This is an old feature that has been republished for TechRadar's Movie Week. The original piece was published in 2014.
With the words "OK, Google" inching closer to everyday use and Apple desperately looking to raise Siri beyond gimmick, it's clear that computing companies are trying to find their true voices when it comes to OS interaction.
Fiction it may be but if the movie Her is anything to go by, then the future of device communication will certainly be through speech – speech that moves way beyond simple commands and into full-blown conversation.
The film's plot, when said out loud, may raise eyebrows. Joaquin Phoenix plays Theodore, a lonely writer who is helped over a breakup by the arrival of a new operating system in his life, Samantha, voiced by Scarlett Johansson.
In a lesser director's hands, this is a film premise that would fall flat but under the guidance of Spike Jonze (Being John Malkovich, Where The Wild Things Are) it's elevated to something special.
Her's take on AI leans heavily on intelligence, while almost completely disregarding the artificial. It's a wonderfully warm movie that presents a future that's only a beat or two away from the modern day; a world that's awash with technology but the gadgets used are kept very discreet.
Phones are spoken to through hidden earpieces, with the devices themselves looking more like delicate cigarette holders than ever-increasing rectangles.
People, Theodore included, still sit at computers but everything is controlled by voice. Everyone is talking but for the most part it's operating systems that are being chatted to. And these systems chat back.
Technology outpacing people
TechRadar was lucky enough to sit down with Spike Jonze before the premiere of Her in the UK where he revealed that despite the plot's futuristic focus, the idea that the operating system in Her acts as a support network, is something that's steeped in history.
"The way I see it is that we have lived in civilisation for the last 10,000 years. We have been turned from hunters and gatherers into a cultural-based society and from that point on, from when we started agriculture, villages, building towns our lives have definitely got much faster paced," says Jonze.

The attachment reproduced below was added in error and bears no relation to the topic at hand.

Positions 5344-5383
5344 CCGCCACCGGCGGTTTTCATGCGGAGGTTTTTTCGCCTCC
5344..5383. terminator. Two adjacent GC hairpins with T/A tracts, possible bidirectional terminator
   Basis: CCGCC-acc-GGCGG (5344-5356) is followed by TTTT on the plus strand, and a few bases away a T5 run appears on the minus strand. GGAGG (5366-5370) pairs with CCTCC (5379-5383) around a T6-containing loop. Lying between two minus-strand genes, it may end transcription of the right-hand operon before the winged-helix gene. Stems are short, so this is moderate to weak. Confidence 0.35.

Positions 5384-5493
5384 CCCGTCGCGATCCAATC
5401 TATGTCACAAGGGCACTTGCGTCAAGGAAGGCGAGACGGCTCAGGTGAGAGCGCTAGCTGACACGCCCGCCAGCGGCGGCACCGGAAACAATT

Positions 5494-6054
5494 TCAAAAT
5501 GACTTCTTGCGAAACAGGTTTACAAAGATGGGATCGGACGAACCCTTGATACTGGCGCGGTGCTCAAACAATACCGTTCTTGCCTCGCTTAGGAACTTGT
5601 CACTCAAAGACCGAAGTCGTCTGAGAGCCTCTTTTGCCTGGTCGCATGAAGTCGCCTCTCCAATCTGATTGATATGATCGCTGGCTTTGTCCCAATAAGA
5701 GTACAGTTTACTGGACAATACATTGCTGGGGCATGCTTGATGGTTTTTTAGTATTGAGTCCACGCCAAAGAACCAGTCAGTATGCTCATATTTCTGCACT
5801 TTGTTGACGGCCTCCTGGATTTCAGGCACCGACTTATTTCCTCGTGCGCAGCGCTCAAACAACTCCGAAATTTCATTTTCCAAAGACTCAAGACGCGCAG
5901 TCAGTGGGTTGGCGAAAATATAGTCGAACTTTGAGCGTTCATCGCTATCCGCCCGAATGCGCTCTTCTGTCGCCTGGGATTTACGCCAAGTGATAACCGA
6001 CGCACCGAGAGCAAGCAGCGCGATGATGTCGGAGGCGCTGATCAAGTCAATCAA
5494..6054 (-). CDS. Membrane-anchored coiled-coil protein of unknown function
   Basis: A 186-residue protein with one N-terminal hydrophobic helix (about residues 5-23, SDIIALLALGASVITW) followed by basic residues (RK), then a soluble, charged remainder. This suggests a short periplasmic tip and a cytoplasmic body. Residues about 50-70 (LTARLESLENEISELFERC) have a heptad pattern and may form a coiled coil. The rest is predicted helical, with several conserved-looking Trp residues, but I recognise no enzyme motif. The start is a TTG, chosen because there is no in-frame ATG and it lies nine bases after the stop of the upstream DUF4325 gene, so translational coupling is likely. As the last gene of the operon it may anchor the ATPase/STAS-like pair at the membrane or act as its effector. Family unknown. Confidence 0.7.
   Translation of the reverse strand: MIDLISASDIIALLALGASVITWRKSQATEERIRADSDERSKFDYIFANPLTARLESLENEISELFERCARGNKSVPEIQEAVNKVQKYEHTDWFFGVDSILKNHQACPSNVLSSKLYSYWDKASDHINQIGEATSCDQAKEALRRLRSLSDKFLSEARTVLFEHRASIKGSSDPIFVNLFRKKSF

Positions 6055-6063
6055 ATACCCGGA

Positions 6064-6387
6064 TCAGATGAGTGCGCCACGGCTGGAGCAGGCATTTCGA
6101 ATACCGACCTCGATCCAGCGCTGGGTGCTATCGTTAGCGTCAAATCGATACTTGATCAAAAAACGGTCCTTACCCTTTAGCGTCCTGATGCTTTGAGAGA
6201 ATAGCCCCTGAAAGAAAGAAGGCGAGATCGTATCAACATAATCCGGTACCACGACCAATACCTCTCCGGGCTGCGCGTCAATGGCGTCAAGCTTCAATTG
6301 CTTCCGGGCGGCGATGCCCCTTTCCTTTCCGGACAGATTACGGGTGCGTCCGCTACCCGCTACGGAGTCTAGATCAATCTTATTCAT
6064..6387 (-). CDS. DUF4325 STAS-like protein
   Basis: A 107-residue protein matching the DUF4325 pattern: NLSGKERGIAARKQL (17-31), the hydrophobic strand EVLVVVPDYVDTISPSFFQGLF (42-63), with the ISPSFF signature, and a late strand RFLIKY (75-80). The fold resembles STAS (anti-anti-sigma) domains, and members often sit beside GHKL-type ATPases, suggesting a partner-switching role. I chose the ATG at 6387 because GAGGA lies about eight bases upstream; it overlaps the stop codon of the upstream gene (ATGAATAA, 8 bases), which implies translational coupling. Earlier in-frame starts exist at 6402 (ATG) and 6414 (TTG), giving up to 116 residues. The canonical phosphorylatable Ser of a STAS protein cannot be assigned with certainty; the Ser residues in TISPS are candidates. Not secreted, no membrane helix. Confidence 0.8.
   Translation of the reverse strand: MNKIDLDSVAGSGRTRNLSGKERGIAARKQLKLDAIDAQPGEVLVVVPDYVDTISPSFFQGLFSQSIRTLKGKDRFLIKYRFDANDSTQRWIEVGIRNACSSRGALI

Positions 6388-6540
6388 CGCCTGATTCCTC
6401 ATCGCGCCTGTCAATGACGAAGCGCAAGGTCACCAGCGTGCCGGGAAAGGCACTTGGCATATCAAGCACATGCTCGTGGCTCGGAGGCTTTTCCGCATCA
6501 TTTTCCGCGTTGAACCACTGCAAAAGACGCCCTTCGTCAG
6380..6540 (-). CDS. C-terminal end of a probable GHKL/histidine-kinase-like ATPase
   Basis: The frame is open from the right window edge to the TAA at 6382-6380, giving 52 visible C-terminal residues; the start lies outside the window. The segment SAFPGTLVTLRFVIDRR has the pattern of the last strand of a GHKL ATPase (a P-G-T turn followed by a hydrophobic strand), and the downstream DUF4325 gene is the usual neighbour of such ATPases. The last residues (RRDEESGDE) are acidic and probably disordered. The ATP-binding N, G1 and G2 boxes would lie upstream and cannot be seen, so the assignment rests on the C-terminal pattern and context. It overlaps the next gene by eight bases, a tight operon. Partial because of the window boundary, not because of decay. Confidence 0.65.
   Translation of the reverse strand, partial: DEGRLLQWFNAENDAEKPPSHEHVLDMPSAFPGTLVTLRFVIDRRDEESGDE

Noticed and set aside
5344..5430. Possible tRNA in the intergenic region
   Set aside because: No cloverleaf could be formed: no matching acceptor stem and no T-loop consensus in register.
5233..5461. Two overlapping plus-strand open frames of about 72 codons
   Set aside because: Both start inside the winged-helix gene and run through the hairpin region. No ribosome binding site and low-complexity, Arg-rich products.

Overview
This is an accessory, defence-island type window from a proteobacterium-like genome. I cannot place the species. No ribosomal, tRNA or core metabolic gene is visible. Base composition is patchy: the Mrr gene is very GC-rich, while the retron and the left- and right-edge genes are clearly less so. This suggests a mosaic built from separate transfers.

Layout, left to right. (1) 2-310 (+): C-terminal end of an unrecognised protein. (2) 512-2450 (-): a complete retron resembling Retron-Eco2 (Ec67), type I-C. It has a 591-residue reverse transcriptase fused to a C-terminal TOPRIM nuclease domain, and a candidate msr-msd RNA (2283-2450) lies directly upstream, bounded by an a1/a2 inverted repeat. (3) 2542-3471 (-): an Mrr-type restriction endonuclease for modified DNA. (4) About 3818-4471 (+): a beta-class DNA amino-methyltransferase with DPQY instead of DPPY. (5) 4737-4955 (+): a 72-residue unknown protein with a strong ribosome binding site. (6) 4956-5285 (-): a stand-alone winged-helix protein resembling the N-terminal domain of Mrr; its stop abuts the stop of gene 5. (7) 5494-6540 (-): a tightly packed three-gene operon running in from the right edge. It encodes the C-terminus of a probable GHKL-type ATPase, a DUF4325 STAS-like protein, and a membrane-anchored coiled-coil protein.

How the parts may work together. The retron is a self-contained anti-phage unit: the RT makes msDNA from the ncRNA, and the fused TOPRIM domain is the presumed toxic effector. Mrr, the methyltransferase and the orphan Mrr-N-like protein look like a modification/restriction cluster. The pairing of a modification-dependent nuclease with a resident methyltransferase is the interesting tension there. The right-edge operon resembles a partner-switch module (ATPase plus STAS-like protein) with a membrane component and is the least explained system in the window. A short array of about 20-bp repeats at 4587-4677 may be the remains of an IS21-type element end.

"And in the last 10 years things have gotten exponentially faster paced."
With the growth of technology in the last decade, particularly our reliance on smartphones, it's clear that Jonze is sensitive to how technology is now key to all of our lives, for better or worse, but there is a worry that technology is outpacing the people that operate it.
"I can't imagine that our psychology in that time has kept up with this pace," explains Jonze. "That seems like something to think about, with finding ways to be kinder on ourselves, feel empathy for ourselves, help us deal with the situations that we put ourselves in.
"In history there was better support. You used to live in villages with your elders that you could talk to, or priests who were much more important, or the witchdoctor. Whoever it was there was a whole support system and now we don't have it – now we have our iPhone."
With such importance laid firmly on our gadgets, their access to the web and its seemingly infinite pool of knowledge, Jonze does believe that technology has the potential to burden us to the point of burn-out.
"I think about the way that the phone I carry is now part of me. How much of our life is through our phones, our computers, through our texts, through our emails. How much of our day is spent taking in information, receiving and replying to communication. It's so much," he says.